In a world that revolves around data, the need for robust, reliable, and fast communication methods is ever-growing. Especially with the future of 5G mobile communication systems, this need is defined by the ability to host high data rates. Naturally then, robots, who must continuously be in communication with either a human operator or a central network system, have been a natural nexus for research and development in this field. One such communication system, millimeter-wave (mmWave) which is a set of frequency bands (24-300GHz) being used for 5G, however, is still encountering significant integration challenges that hinder full-scale deployment.
A team from the 5G/Unmanned Vehicle Research Center at Hanyang University is interested in developing a 5G communication testbed equipped with novel and efficient beam tracking/management algorithms. With this testbed prototype, they are conducting a demonstration study of beam management which is recognized as an essential technique to ensure robust communication links in mmWave communications. Using Jackal UGV, their goal was to construct a complete mmWave communication system testbed prototype, then successfully demonstrate how well the location-aided beam alignment approach works in practice, and publish the results of their works in the IEEE Communications Magazine.
How To Create Strong Communication Links with mmWave
mmWave wireless communication has recently received attention with telecommunications companies promising large-scale rollouts such as T-Mobile, Verizon, AT&T, Sprint, Apple, Samsung, Huawei, Ericsson, Nokia, Qualcomm, Bell, and so on. The main advantage of using mmWave bands is the large spectral channels which enable high data rate communications. However, these mmWave bands suffer from relatively severe propagation and penetration losses which impair communication performance. To provide sufficient link margin, directional phased array antennas, with high directional beams are usually used. Therefore, careful beam management becomes essential in mmWave communications to ensure strong communication links. Various studies on this issue have been reported to develop advanced beam management approaches.
A recent challenge is to develop advanced beam management approaches with low latency and reduced signaling overhead for further supporting high mobility scenarios such as vehicle-to-everything, high-speed train, and unmanned aerial vehicle communications. However, many studies verify their research by only using simulations. The Hanyang University team believes that experimental demonstration through field trials is essential in realizing and approving devised algorithm concepts as implementing a complete real-time mmWave system testbed would be a difficult challenge.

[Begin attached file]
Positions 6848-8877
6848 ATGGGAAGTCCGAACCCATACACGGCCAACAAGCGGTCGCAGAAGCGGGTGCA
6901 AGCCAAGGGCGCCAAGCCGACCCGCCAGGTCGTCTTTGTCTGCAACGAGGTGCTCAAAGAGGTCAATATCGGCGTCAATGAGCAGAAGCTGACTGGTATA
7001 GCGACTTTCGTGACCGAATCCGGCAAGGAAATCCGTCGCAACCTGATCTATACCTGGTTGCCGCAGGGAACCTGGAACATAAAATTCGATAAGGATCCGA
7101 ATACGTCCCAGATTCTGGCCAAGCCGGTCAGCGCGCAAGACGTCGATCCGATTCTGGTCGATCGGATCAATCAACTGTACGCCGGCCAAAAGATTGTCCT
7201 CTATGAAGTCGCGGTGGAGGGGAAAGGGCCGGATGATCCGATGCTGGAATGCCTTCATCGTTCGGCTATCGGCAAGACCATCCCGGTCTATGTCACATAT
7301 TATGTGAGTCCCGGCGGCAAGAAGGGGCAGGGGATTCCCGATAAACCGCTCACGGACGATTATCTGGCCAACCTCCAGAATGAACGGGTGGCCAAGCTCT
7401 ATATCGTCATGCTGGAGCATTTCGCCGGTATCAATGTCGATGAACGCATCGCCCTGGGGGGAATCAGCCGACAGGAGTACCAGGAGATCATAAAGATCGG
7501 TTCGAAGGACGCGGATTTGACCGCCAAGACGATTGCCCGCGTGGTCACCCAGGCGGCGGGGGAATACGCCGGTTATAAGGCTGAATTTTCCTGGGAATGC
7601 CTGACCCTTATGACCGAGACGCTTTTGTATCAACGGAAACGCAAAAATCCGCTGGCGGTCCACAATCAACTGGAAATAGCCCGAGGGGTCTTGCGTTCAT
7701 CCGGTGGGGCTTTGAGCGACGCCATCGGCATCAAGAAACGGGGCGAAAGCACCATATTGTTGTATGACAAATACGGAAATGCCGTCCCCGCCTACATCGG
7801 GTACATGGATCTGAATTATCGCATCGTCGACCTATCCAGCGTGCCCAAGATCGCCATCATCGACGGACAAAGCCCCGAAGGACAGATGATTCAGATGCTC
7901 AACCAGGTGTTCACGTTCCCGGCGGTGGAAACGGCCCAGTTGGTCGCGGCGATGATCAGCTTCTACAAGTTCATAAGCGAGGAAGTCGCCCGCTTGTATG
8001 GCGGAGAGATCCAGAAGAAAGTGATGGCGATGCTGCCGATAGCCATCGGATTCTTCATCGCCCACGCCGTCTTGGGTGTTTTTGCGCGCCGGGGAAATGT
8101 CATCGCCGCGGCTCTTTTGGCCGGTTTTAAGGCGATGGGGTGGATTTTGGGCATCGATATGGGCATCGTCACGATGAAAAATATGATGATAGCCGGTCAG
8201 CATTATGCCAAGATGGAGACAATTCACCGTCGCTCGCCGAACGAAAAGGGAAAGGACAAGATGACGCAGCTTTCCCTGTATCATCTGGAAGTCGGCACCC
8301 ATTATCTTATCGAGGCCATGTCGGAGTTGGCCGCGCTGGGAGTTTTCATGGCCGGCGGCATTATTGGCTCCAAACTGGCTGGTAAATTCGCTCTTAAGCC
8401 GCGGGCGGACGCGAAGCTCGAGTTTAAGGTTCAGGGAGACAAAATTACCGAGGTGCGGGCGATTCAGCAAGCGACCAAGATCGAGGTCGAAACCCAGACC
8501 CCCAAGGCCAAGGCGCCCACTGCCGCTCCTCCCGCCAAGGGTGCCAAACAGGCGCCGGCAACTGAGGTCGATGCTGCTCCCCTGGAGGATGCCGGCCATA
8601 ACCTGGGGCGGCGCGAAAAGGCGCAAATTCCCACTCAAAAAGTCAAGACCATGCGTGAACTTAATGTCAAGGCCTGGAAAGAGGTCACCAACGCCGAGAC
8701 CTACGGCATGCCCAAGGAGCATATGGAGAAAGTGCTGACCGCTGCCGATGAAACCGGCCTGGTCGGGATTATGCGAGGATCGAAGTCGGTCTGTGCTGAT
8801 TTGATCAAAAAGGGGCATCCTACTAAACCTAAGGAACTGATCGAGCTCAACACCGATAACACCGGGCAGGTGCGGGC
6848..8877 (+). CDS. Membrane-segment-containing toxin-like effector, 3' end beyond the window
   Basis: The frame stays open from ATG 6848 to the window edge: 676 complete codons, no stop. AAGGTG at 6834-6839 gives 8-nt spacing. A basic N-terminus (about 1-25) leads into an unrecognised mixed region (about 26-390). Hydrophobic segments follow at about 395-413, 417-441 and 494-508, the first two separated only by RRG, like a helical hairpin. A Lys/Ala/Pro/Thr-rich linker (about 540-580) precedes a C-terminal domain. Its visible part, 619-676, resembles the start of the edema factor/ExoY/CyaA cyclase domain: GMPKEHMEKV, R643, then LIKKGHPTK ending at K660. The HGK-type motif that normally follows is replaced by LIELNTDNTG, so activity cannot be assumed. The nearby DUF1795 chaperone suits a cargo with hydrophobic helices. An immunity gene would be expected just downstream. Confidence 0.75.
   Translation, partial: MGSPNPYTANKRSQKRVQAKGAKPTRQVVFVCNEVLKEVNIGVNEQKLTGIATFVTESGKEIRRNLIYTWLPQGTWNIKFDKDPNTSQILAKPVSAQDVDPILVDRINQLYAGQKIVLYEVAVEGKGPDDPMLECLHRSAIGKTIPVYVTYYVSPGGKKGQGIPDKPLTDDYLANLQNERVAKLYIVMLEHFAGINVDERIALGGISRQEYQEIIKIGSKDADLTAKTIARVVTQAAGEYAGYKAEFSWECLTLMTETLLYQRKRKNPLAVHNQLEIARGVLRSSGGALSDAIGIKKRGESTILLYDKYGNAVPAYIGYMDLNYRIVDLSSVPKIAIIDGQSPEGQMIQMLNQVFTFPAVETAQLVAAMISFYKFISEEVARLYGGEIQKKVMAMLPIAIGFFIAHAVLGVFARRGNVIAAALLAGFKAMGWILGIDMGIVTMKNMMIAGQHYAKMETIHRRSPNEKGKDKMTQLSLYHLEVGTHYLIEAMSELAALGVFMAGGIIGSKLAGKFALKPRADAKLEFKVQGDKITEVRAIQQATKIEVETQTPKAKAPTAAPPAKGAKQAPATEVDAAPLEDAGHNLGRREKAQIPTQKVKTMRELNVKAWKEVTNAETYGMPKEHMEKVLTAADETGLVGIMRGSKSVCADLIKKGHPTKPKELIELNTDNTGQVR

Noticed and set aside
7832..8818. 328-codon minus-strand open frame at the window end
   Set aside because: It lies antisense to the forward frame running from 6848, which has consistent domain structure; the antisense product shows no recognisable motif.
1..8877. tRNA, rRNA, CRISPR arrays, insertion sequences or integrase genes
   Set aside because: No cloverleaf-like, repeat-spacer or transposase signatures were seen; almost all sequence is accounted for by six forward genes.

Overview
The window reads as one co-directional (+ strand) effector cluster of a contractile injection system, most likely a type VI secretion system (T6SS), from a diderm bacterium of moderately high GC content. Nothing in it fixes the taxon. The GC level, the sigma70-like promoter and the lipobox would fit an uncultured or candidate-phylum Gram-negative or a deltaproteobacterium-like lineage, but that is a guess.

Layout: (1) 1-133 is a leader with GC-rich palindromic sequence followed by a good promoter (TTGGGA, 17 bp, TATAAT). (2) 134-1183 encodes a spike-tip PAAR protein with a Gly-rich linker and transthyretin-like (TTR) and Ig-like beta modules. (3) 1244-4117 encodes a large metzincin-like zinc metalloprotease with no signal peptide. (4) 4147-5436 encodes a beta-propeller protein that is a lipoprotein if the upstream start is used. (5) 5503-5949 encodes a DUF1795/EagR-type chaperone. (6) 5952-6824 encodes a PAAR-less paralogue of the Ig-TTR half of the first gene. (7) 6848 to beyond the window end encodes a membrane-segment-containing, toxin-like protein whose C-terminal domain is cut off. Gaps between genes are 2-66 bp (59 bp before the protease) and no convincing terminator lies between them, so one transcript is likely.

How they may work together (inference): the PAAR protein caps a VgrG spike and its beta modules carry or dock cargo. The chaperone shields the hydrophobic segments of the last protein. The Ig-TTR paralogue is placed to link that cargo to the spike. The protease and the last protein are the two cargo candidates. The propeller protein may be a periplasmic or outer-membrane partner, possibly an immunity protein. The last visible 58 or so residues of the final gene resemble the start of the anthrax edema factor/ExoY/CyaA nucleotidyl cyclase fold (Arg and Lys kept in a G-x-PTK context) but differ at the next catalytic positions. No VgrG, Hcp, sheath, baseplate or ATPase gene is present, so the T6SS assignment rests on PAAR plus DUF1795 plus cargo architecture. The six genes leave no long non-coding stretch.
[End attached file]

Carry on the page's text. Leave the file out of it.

“Not only did Jackal UGV provide a quick out-of-the-box ready solution so that our team could focus on their communication system testing, but the platform’s ROS capabilities were incredibly vital for enabling remote control operation from a wireless controller via Bluetooth sensors.”
– Jihoon Bang, 5G/Unmanned Vehicle Research Center
Jackal UGV Provides Consistency and Stability
Jackal UGV was key in providing a robust solution for the team’s testing purposes. The receiver on the 5G communication testbed was deployed on Jackal UGV to move at a constant pace of 0.42[m/s] and along predefined paths. While in motion, the transmitter on the testbed radiates a beam pattern towards the direction calculated by multilateration – a technique used to estimate the location of a wireless emitter based on the time of arrival of energy waves. Three sensors are used to achieve this, namely a 5G communication testbed, UWB localization, and WLAN. Through WLAN, Jackal UGV can be controlled wirelessly via remote PC control. Using UWB localization, the position of the receiver can be calculated, which helps the transmitter maintain communication fidelity.
So, for the purpose of the team’s project, Jackal UGV autonomously navigates along the predefined path and at the right pace to help the transmitter track the receiver correctly and maintain the high communication fidelity. This approach ultimately allowed for greater reliability and precision. Without a robotic platform at hand, the team would have resorted to manually pushing the carts piled up with testbeds, which can be quite inconsistent and thus unreliable.
Not only did Jackal UGV provide a quick out-of-the-box ready solution so that the Hanyang University team could focus on their communication system testing, but the platform’s ROS capabilities were incredibly vital for enabling remote control operation from a wireless controller via Bluetooth sensors.
As the Hanyang University team continues with their research, they aim to reinforce their work with more realistic evidence from experiments including driving vehicles on the road. Additionally, they plan to develop a more complete testbed that fully complies with the 5G new radio standard.
The project team from the 5G/Unmanned Vehicle Research Center consists of Jihoon Bang, Hyeonjin Chung, Junyeol Hong, Hyeongwook Seo, Seungwoo Baek, Hanvit Kim, Prof. Jaehoon Choi, and Prof. Sunwoo Kim.
To learn more about the 5G/Unmanned Vehicle Research Center, visit their website here.
To learn more about Jackal UGV, visit our website here.